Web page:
In 1971, "DB Cooper" hijacked a plane from Portland, Oregon and eventually parachuted into the Pacific Northwest wilderness with $200,000 strapped to his body. He was never seen again. The DB Cooper tale continues to thrive in popular culture while sparking a seemingly endless stream of theories about the mystery man's identity. During the ordeal, flight attendant Tina Mucklow became the skyjacker's liaison to the pilots, communicating his demands over the intercom system to the cockpit. Mucklow ended up spending more time with "Cooper" than anyone else. For almost fifty years, she wasn't willing to say much about what happened. As a result, some Cooper obsessives became convinced that she must hold the key to Cooper's identity. From a new Rolling Stone interview with Mucklow in which she recounts that very strange flight and what happened since:
Despite rumors swirling on online forums, Mucklow says her decision not to talk wasn't a coverup for some deeper mystery: she isn't in witness protection, and she's not suffering from PTSD over something mysterious the hijacker did during their few minutes alone together in the cabin of the plane. After the incident, she cooperated with the FBI investigation and has since sought, mostly successfully, to move on. "I went on with my life, pursued what I needed to do, had my own personal interests, likes, and wants," she says. "I wasn't defined by that hijacking." The only thing making that difficult has been the dozens of people each year who keep asking her about it[…]
For many armchair detectives Mucklow came to be regarded as the Holy Grail in the Cooper case. In 2011, journalist Geoffrey Gray wrote a deeply reported book, Skyjack: The Hunt for D.B. Cooper, where he investigates a former Northwest Orient employee and paratrooper as a possible suspect. He wanted Mucklow's opinion, and described in the book the desperation he felt trying to reach her: "I imagine the aging stewardess sitting on her sofa in her living room listening to her answering machine, wondering if she should pick up after holding back whatever secrets she's been keeping all these years. I pray for her to pick up. Please, Tina, please. I sent her telepathic messages, mental beams aimed to direct her hands to her telephone receiver. Pick up, Tina." She declined the interview.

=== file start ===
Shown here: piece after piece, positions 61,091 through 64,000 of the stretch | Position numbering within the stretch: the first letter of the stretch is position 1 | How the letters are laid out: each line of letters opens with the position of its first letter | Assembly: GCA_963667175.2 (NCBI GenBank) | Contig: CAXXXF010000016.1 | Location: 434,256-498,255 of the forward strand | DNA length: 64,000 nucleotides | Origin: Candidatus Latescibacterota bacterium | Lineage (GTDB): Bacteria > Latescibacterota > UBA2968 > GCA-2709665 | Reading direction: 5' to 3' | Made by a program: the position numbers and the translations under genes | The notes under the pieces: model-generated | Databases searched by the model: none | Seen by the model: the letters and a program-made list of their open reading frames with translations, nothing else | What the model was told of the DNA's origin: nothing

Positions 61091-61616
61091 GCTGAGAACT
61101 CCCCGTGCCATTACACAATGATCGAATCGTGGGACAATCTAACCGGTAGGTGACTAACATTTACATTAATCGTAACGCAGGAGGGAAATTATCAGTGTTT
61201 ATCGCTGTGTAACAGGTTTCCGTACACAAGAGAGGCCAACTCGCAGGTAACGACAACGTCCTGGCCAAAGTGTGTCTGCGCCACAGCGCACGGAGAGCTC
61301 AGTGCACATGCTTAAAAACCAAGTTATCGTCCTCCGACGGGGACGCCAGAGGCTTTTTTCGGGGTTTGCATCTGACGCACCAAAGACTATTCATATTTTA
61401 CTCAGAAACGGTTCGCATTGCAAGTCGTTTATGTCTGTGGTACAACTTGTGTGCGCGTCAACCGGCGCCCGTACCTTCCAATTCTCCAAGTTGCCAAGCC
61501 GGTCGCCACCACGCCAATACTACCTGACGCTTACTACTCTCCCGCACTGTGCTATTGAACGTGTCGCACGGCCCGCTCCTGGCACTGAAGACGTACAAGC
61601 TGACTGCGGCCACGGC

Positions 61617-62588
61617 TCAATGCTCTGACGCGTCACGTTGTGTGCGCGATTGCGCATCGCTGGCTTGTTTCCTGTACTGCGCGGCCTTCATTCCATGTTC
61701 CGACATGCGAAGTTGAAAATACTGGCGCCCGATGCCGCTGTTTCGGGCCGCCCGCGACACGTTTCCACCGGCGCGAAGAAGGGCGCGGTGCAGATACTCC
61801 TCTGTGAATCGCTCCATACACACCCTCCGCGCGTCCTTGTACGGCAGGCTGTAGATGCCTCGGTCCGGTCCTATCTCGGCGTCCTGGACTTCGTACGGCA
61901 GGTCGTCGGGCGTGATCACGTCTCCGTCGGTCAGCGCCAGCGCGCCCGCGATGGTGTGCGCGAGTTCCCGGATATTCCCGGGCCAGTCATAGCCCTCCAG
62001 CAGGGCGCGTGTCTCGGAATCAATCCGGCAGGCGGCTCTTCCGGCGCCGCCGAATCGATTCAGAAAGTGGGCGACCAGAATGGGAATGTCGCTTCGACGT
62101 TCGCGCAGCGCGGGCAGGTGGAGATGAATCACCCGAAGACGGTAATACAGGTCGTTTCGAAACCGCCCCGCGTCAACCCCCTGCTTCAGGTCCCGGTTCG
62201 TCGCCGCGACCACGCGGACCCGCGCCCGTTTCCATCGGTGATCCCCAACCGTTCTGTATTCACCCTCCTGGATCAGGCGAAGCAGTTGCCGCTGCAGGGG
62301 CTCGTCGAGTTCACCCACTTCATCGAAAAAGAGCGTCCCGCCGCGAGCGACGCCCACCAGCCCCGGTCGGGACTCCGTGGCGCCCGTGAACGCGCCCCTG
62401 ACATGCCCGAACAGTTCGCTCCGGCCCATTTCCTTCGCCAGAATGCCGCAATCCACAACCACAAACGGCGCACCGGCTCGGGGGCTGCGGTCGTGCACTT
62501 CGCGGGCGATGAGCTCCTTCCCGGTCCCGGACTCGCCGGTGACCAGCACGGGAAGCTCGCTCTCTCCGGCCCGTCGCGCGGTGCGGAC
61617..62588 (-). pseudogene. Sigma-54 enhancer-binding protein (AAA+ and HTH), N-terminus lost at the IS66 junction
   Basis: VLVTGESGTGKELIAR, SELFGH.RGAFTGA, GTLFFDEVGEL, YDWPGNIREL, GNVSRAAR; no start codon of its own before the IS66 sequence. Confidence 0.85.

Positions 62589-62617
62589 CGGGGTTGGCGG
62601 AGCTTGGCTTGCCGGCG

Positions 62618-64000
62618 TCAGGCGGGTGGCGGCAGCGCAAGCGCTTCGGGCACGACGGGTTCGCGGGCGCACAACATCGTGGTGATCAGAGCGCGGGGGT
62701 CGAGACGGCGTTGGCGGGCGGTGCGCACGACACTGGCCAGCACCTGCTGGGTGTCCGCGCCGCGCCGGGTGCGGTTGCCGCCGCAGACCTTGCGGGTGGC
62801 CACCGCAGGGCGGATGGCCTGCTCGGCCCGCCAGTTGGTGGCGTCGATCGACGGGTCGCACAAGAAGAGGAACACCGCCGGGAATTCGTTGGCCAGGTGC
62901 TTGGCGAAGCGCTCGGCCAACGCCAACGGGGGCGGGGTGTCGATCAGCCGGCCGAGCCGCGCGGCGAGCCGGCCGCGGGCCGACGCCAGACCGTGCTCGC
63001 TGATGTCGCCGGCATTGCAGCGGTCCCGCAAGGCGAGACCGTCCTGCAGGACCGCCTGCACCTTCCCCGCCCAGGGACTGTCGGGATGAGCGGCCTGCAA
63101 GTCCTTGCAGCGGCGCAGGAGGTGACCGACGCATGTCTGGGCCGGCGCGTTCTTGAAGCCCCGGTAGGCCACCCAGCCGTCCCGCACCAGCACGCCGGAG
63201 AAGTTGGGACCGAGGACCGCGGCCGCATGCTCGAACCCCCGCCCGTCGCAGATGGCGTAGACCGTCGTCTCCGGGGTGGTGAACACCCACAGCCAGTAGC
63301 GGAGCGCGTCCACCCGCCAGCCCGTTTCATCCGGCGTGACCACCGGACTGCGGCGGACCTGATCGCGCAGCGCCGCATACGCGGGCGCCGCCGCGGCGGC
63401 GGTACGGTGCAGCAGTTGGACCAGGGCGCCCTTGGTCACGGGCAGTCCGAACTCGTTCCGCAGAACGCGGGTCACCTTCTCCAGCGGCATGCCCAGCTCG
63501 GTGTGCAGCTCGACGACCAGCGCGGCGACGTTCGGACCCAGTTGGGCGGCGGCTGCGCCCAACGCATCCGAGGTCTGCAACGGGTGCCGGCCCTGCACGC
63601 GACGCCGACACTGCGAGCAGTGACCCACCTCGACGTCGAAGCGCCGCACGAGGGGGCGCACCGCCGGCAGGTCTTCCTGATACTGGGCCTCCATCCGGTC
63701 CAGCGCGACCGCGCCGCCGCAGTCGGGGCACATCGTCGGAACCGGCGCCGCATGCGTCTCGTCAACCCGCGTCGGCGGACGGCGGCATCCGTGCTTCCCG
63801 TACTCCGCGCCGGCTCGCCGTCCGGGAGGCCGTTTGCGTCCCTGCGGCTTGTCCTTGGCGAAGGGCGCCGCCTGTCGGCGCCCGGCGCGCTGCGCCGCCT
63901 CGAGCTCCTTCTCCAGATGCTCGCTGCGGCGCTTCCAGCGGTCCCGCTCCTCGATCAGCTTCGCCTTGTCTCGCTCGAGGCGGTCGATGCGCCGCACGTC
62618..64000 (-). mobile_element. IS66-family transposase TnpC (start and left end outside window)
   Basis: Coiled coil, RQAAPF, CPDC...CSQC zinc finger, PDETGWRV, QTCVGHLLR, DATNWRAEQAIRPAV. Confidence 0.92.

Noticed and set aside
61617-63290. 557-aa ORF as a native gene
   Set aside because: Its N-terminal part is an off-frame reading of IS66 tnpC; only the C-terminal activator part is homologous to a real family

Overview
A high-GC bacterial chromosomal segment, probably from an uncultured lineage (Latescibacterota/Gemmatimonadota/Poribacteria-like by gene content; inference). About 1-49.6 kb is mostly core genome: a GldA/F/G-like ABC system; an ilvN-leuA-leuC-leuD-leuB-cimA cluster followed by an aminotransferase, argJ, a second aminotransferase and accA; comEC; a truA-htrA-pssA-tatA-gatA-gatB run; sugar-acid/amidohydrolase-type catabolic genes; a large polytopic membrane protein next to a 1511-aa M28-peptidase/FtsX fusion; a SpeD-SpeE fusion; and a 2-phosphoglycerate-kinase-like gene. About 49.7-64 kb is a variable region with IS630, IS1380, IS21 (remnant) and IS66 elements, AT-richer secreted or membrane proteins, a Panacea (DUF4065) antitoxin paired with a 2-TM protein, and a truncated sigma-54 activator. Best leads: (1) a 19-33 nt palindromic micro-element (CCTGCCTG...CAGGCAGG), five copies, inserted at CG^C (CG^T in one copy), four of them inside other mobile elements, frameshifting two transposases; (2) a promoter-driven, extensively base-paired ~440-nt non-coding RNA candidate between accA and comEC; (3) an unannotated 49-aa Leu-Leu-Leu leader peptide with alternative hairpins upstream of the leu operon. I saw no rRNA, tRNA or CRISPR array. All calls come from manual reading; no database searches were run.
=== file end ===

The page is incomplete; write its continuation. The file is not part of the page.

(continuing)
The vast majority of people making these requests — around 90 or 95 percent, Mucklow estimates — have been men. And at times, the harassment has been intense. For every professionally persistent journalist who has reached out to her over the years, she's endured aggressive Cooper obsessives who won't take no for an answer. "There have been many times when I've felt that people didn't respect, 'No,' or 'Not interested,' or just the fact that I didn't contact them," she says. "Although that isn't a formal way of saying no, it's a nonverbal way of saying 'Not interested.' " Some people have knocked on her door then sat in their car outside her house after she refused an interview. Someone once surreptitiously took pictures of her in the parking lot of her workplace. One caller shamed her, saying "a Christian woman" would return their call. After several attempts to get Mucklow to talk to him, one prominent follower of the case called Mucklow a "social isolate," "quick to anger," "bitter," a "recluse," "fragile," a "wounded woman," and "traumatized," in a single blog post.
"Many saw flight attendant Tina Mucklow as the key to the mysterious skyjacking. But does her story hold the answers?" (Rolling Stone)